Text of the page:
Another Bimal Roy classic with Nutan (whose performance in the film was considered the best of his career), Bandini may not immediately strike as progressive. But, if you look closely at the film’s theme, it’s one of the first, and over the years, one of the few films to award a female agency with its own life. It was also one of the first Hindi films with a female lead.

Source: upper barn

8. Arthur (1982)

With Shabana Azmi, Kulbhushan Kharbanda and Smita Patil, Mahesh Bhatt’s Arthur may seem to take infidelity. But it’s actually a beautiful ode to the changing face of relationships and a woman’s ability to take charge of her own life.

Source: Youtube

9. Jaane Bhi Do Yaaro (1983)

Undoubtedly one of the most beautiful satires out of Bollywood, Jaane Bhi Do Yaaro tackled bureaucratic corruption, Indian politics and the commercialization of information. This dark comedy employed none of the vulgarity that has become synonymous with comedic films today, and yet left audiences in shock with laughter and reflections on how society works.

Source: movie side

10. Ek Doctor Ki Maut (1990)

Based on story Abhimanyu by Ramapada Chowdhury, Ek Doctor Ki Maut with Pankaj Kapur and Shabana Azmi. As its name suggests, the film is about a doctor who is ostracized and insulted for his research, due to widespread red tape and bureaucracy. It’s disheartening to see how, in 2021, this film’s story remains more relevant than ever.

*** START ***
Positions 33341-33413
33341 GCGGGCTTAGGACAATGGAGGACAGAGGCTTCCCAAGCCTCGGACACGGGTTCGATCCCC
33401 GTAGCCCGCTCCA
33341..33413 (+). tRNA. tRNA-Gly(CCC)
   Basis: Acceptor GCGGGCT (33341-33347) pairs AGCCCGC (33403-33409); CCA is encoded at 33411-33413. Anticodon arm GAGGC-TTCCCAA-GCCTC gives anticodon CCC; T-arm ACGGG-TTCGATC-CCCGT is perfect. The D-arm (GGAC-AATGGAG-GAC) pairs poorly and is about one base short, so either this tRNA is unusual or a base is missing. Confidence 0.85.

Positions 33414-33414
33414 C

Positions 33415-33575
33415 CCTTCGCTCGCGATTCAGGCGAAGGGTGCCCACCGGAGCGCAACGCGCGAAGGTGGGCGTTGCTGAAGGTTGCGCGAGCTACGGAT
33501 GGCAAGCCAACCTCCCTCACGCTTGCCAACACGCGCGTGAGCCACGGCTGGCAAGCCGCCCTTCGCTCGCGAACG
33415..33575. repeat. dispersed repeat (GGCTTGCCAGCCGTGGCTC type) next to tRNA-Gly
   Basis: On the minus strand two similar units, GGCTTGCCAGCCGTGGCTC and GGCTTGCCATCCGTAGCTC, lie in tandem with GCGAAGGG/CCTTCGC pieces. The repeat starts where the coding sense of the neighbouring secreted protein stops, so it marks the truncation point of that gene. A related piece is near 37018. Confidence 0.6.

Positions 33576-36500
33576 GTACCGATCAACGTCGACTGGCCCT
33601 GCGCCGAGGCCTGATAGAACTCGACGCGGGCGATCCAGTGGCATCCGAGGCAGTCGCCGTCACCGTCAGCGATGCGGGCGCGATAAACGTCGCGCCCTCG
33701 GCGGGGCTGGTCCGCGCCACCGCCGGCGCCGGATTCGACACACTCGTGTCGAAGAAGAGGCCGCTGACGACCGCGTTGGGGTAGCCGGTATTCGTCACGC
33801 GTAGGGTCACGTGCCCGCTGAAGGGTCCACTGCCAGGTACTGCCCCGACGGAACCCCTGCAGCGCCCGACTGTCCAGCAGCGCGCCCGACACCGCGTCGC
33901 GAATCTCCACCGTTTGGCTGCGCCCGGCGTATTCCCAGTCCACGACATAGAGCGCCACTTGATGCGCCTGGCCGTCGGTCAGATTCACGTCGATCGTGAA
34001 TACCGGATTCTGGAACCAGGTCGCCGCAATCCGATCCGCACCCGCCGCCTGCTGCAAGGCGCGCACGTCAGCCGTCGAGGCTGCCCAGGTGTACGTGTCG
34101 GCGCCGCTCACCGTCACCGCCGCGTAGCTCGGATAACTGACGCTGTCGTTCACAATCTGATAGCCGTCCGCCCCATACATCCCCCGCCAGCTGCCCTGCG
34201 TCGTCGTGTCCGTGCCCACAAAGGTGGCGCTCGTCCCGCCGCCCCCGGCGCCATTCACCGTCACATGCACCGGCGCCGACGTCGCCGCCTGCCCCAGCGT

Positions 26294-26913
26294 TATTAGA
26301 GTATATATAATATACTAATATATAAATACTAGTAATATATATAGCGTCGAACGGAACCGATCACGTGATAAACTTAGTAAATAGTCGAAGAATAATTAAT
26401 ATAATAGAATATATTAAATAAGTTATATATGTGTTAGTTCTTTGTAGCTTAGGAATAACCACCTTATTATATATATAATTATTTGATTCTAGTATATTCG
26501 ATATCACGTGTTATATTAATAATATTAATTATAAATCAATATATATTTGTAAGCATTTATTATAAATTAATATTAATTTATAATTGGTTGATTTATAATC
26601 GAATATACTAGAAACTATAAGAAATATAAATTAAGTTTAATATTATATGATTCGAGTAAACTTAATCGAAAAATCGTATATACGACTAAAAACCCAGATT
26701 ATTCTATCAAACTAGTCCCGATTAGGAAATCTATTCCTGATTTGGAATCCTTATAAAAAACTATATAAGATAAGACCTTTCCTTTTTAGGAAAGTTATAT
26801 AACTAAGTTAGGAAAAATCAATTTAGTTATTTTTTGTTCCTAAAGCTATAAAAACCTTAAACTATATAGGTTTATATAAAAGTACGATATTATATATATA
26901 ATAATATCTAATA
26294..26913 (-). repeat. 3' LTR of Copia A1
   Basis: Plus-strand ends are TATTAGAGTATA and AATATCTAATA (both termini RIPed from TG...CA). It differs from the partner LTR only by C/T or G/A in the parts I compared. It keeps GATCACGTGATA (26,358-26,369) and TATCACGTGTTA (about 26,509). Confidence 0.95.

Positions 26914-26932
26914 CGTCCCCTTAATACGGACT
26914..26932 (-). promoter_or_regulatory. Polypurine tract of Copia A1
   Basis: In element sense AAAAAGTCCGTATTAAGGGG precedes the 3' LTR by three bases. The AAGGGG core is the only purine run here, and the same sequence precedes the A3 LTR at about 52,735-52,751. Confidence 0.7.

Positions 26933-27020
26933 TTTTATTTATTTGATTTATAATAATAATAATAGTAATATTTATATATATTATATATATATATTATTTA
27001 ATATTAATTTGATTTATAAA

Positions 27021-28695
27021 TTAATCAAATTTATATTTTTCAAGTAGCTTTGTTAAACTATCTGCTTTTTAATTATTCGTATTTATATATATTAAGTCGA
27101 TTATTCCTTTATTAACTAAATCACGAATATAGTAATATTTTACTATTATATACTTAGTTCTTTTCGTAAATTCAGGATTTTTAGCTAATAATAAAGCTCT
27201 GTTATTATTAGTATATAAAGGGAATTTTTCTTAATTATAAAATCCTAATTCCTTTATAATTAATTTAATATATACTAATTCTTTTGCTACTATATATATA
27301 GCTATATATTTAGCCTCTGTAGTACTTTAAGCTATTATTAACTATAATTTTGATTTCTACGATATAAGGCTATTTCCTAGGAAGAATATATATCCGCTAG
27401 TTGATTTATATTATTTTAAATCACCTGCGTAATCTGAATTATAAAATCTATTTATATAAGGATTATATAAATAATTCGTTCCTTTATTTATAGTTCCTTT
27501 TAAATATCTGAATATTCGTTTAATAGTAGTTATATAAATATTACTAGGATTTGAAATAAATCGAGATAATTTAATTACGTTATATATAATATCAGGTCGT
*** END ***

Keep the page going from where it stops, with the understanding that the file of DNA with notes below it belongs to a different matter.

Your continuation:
Pankaj Kapour
Source: epicon

11. Dharmputra (1961)

It was the first (and last) time that Bollywood’s king of romance, the late Yash Chopra, has tackled a political drama about the idea of ​​Hindu fundamentalism. Based on the novel of the same name by Acharya Chatursen, Dharm putra tells the story of an orphaned Muslim boy raised to be a devout Hindu. His devotion turns into fanaticism, when as an adult he dislikes his biological mother because of her religion. The recent resurgence of Hindutva makes it a suitable film for today’s times.

Source: First video

12. Mirch Masala (1987)

When it comes to films that address sexual violence and exploitation, thrillers are rare. And that’s what makes Ketan Mehta’s psychological thriller far ahead of its time. With powerful performances of the entire cast, Mirch Masala remains a stark reminder of the power women can wield, should they ever resort to exacting vengeance against the perpetrators of patriarchy.

13.Masom (1983)

Shekhar Kapoor’s directorial debut not only gave us a memorable soundtrack, but also showed how infidelity affects an entire family, not just your partner. Adapted from the novel by Erich Segal Men, women and children, Masoom expertly portrays the conflicting emotions that plague a woman caught between outrage at her husband’s infidelity and involuntary affection for an innocent child.

Source: movie mate

14. Julie (1975)

Long before Kya Kehnait was Julia (a Malayalam movie remake Chattakari) who addressed the issue of pregnancy outside marriage. While the film may be recalled for the track My heart beatshe actually exposed the prejudices regarding religion and caste that still plague our society.

Source: YOU

At the time of their release, most if not all of these films were considered ahead of their time. It’s such a shame that decades after their release, they still seem to be ahead of the times!